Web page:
Read the full story originally published by Thayer School of Engineering News.
The LuminAID solar light, developed by Dartmouth engineer Anna Stork ’08 and her classmate Andrea Sreshta at Columbia University’s Graduate School of Architecture, was featured on NBC’s Today Show as one of the top technology trends for 2013.
Written by Anna Fiorentino and originally published in the Winter 2012 edition of ’Dartmouth Engineer Magazine’
Designed in the wake of the Haitian earthquake, LuminAID is the world’s first inflatable solar light. Waterproof and easy to ship, it lasts longer than a battery-powered flashlight, is safer than a kerosene lamp, and doesn’t require expensive rechargeable batteries.
“It’s just a solar panel with a thin rechargeable battery connected to LED lights, with the circuit integrated into the plastic. The innovation is the combination of the solar with the inflatable,” says Stork, who filed for a full patent under the offices of Columbia Technology Ventures.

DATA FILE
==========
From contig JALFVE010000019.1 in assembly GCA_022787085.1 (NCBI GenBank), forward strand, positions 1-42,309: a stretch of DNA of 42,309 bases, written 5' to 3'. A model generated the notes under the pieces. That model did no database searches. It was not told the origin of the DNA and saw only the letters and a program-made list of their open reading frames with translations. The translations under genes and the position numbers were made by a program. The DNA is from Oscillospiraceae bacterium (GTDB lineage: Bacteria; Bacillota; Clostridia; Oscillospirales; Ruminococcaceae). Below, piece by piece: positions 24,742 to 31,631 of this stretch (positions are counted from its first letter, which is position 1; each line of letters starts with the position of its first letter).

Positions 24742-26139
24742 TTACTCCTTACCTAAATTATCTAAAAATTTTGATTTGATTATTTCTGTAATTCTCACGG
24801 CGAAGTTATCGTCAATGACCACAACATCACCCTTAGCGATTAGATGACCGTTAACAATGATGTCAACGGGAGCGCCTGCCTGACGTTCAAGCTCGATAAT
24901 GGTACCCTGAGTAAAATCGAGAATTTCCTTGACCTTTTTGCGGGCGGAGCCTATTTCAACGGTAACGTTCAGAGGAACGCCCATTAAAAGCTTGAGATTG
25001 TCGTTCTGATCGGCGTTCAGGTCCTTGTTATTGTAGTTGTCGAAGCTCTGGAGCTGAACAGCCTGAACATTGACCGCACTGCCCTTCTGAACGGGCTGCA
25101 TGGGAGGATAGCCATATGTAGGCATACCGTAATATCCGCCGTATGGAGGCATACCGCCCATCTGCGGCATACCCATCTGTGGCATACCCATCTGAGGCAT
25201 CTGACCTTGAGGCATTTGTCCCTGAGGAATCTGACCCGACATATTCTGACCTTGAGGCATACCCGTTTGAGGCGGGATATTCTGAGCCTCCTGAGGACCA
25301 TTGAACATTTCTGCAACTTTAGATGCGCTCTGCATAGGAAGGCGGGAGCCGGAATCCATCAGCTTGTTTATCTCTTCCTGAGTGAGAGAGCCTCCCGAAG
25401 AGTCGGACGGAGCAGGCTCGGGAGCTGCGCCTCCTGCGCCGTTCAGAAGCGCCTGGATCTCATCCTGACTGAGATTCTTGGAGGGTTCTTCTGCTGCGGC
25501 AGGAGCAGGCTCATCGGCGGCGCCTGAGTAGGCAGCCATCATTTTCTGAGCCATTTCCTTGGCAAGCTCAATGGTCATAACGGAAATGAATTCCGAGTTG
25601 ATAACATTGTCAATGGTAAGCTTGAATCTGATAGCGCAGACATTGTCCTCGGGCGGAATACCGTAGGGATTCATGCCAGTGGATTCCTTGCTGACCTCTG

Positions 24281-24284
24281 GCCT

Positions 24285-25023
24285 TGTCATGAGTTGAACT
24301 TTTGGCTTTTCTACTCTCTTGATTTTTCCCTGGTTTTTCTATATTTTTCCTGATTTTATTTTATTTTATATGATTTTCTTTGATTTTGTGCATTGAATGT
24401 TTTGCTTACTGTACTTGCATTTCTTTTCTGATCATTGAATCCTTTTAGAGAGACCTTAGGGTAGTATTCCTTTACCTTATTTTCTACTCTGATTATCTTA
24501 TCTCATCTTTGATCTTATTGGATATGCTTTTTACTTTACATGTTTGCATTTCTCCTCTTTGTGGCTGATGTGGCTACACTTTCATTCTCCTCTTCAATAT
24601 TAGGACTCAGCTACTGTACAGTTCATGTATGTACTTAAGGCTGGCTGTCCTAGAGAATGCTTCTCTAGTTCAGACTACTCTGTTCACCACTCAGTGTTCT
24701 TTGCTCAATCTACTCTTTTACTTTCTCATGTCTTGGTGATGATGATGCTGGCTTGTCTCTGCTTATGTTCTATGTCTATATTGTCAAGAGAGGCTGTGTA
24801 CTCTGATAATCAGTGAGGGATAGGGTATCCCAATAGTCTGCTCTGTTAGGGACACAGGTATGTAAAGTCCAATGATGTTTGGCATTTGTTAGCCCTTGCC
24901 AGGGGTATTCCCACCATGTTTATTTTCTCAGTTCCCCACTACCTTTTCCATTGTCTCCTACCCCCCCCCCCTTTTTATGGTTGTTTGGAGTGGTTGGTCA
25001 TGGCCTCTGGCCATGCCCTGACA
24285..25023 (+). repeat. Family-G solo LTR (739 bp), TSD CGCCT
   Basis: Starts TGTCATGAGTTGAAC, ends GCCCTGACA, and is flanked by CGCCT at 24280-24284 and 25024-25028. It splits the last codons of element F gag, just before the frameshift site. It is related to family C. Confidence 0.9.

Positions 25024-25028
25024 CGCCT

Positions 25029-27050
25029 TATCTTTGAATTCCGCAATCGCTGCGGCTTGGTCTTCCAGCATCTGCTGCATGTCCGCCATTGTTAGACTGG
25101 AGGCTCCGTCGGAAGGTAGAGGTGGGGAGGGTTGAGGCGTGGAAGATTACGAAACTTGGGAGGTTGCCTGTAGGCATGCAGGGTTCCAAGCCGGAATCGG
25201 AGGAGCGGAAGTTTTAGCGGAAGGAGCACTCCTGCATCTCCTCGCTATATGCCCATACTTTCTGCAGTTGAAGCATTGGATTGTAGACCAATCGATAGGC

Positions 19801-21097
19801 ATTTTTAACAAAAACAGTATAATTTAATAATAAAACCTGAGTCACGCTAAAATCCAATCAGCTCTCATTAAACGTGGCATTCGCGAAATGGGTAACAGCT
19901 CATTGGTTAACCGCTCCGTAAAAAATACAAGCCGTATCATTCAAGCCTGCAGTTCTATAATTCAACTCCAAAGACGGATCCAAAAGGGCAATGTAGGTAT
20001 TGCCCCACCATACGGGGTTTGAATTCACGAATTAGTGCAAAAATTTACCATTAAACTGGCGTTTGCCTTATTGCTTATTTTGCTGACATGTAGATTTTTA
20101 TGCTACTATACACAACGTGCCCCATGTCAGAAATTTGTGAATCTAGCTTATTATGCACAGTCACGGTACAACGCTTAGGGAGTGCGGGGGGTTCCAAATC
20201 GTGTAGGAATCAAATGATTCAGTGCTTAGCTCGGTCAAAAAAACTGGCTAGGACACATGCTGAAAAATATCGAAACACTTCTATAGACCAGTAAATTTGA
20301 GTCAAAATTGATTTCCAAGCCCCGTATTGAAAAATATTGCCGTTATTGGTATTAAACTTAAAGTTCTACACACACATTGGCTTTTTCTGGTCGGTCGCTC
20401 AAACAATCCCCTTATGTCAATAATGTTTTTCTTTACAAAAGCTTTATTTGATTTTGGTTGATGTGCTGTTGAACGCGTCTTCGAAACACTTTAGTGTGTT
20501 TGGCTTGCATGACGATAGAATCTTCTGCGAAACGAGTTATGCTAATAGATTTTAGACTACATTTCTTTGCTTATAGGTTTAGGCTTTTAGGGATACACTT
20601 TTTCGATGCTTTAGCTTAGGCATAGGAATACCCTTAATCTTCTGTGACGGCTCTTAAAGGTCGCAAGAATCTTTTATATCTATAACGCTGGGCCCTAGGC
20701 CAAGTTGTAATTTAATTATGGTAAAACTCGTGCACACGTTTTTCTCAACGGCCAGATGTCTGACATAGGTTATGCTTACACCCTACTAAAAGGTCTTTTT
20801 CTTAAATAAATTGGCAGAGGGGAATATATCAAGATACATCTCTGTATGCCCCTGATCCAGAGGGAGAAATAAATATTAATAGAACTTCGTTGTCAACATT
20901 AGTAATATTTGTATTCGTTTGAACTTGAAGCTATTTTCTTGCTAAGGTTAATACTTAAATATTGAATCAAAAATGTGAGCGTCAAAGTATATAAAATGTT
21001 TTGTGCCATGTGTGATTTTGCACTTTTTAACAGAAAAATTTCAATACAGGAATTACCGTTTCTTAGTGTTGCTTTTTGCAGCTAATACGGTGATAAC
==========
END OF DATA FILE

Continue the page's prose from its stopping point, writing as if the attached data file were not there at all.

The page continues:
LuminAID produces four to six hours of light and can be recharged in five to six hours. The device can be recharged up to 800 times and has a total shelf life of two to three years, says Stork, who first began thinking about merging sustainability and design while at the Thayer School of Engineering.
“I took away a lot from my course in materials science at Thayer. I also learned about solar and renewable energy,” says Stork, who incorporated LuminAID Lab in 2011 with the intent of providing an immediate lighting solution for individuals in regions affected by natural disasters and wars. Her goal has since expanded as more and more hikers and campers want the solar lights for outdoor recreational use.